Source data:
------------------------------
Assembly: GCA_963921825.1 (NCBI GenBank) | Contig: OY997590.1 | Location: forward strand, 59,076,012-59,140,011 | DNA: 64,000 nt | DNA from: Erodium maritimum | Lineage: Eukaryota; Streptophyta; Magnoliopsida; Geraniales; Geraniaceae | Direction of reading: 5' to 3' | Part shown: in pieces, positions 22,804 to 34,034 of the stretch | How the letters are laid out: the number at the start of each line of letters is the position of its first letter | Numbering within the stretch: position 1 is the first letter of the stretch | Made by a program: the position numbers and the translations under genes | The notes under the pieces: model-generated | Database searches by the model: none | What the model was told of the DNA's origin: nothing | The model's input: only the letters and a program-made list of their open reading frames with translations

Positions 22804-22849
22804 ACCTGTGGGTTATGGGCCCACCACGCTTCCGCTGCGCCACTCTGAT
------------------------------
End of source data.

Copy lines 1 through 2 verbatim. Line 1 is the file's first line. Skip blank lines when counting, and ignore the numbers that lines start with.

Assembly: GCA_963921825.1 (NCBI GenBank) | Contig: OY997590.1 | Location: forward strand, 59,076,012-59,140,011 | DNA: 64,000 nt | DNA from: Erodium maritimum | Lineage: Eukaryota; Streptophyta; Magnoliopsida; Geraniales; Geraniaceae | Direction of reading: 5' to 3' | Part shown: in pieces, positions 22,804 to 34,034 of the stretch | How the letters are laid out: the number at the start of each line of letters is the position of its first letter | Numbering within the stretch: position 1 is the first letter of the stretch | Made by a program: the position numbers and the translations under genes | The notes under the pieces: model-generated | Database searches by the model: none | What the model was told of the DNA's origin: nothing | The model's input: only the letters and a program-made list of their open reading frames with translations

Positions 22804-22849